The United Nations Security Council was briefed, at its 6971st meeting on 29 May 2013, by Abou Moussa, Special Representative of the Security-General and Head of the United Nations Regional Office for Central Africa, about the situation in the Central African sub region and he presented the Secretary-General’s report on the activities of the United Nations Regional Office for Central Africa and on the Lord’s Resistance Army-affected areas (document S/2013/297). During his presentation, Mr Moussa drew attention to the issue of poaching in the Central African region, where over the past five month there have been alarming reports of poachers killing elephants inside the World Heritage Site of Dzanga Bai in the Central African Republic. Following his briefing, all 15 members of the Council took the floor to condemn the Lord’s Resistance Army and expressed support for strengthened, coordinated efforts to end it vicious attacks.
In a Presidential Statement, adopted by the Council (document S/PRST/2013/6), the Council encourages the United Nations, African Union and Economic Community of Central African States, to work together, including through joint field assessments, to develop a common operating picture of the LRA’s current capabilities and areas of operation, as well as to investigate the LRA’s logistical networks and possible sources of military support and illicit financing, including alleged involvement in elephant poaching and related illicit smuggling. The Council calls on the Secretary-General of the United Nations to report on possible findings in his reports on implementation of the United Nations counter-LRA strategy.
In the UN Secretary-General’s report, document S/2013/297, that was released to journalist early, the UN Secretary-General stressed that poaching and its potential linkages to other criminal (including terrorist) activities constitute a grave menace to sustainable peace and security in Central Africa. He further urged governments of the sub region to consider the issue of poaching as a major national and sub regional security concern requiring their concerted and coordinated action.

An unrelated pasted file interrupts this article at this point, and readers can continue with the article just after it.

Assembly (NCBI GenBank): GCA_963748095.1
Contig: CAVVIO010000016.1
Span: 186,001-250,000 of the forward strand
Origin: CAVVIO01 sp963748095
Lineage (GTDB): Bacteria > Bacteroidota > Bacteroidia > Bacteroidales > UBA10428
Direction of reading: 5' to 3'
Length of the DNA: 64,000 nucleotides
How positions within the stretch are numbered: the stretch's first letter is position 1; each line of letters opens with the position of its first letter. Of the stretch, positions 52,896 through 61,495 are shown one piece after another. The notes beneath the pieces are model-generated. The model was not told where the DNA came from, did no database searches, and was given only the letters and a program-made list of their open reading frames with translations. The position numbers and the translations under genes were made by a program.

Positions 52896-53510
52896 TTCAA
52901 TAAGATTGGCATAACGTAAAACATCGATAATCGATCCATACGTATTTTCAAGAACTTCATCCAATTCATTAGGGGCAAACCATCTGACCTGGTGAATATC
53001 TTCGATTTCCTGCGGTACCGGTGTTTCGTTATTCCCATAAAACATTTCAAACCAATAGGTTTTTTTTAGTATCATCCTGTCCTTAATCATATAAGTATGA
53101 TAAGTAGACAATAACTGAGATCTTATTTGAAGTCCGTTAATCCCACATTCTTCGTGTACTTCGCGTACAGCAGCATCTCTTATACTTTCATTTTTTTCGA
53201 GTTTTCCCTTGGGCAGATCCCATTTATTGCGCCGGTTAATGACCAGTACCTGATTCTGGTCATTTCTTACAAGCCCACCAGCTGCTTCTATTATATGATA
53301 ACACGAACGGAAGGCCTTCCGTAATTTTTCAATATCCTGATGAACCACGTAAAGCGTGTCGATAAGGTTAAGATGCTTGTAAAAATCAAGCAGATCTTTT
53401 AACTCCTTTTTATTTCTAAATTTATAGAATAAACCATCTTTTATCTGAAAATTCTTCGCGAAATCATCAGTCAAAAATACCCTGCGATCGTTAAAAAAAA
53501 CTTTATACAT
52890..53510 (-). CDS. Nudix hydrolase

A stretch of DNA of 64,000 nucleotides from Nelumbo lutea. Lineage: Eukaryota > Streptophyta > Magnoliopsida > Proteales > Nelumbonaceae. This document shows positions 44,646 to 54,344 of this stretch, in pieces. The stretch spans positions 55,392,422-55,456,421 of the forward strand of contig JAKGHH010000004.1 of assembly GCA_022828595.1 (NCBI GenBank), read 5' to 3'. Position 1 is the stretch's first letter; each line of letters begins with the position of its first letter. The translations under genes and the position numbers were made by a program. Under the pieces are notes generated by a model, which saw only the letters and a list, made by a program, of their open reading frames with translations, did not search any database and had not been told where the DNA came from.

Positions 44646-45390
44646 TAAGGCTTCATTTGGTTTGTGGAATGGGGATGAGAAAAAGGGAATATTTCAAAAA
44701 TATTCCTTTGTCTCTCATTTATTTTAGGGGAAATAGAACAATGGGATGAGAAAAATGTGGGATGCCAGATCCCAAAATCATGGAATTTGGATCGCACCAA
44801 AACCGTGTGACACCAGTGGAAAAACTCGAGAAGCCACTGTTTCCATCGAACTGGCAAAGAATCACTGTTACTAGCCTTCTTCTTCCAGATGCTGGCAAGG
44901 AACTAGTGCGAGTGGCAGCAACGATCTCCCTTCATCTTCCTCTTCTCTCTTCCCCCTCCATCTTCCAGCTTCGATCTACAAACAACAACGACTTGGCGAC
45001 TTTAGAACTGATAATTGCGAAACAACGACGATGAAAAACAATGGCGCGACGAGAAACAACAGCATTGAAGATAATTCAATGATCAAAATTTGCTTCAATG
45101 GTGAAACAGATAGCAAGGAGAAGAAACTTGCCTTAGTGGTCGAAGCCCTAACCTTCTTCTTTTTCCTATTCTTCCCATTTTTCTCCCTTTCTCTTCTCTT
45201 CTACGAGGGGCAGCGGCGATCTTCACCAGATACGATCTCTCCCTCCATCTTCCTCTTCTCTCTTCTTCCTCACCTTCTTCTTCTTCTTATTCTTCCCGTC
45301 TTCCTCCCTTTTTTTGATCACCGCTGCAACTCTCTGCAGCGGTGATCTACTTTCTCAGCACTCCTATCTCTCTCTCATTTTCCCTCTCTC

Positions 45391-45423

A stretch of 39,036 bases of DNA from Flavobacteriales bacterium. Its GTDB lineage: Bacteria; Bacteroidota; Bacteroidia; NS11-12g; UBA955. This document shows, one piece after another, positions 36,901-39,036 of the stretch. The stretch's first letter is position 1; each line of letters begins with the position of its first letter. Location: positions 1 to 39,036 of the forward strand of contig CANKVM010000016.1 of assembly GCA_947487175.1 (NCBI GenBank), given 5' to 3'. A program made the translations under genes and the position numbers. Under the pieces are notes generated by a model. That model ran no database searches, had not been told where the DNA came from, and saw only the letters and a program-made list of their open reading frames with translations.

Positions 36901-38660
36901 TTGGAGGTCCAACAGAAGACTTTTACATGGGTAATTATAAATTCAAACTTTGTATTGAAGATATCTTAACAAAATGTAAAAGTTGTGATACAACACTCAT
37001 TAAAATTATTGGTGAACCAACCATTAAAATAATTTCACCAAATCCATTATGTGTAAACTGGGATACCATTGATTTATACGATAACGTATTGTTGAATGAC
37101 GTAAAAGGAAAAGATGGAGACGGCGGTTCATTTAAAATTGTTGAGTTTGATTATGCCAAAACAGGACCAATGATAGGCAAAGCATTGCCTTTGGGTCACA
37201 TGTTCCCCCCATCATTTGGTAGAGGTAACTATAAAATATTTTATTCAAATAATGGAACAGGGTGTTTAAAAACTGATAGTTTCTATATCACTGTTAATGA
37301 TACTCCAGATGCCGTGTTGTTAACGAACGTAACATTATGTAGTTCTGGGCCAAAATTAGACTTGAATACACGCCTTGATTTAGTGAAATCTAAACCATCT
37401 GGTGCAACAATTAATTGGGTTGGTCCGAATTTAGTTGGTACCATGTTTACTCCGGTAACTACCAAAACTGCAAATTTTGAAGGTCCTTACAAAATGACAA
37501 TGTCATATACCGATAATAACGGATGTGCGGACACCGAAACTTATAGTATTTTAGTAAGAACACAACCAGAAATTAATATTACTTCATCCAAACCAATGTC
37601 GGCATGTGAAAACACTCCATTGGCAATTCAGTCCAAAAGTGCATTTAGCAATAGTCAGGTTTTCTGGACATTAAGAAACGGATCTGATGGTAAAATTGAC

At its 16th meeting (Bangkok, 3-14 March 2013), the Conference of the Parties (CoP16) to CITES took decisive action to tackle the disturbing spike in the illegal killing of the African elephant and smuggling of their ivory. Through a decision adopted at CoP16, the Secretariat has been tasked by the Conference of the Parties to cooperate with the United Nations Office on Drugs and Crime (UNODC) to further explore the most appropriate way to draw concerns with regard to the levels of illegal killing of elephants in Africa and the related illegal trade in elephant ivory, as well as the national security implications for certain countries in Africa of this illegal killing and trade, to the attention of the United Nations structures.
On 26 April 2013, at its 22nd Session, the United Nations Commission on Crime Prevention and Criminal Justice adopted draft resolution IV “Crime prevention and criminal justice responses to illicit trafficking in protected species of wild fauna and flora” for adoption by the Economic and Social Council. The draft resolution recognizes wildlife crime as a serious transnational organized crime and encourages States to take appropriate measures to prevent and combat illicit trafficking in wild fauna and flora.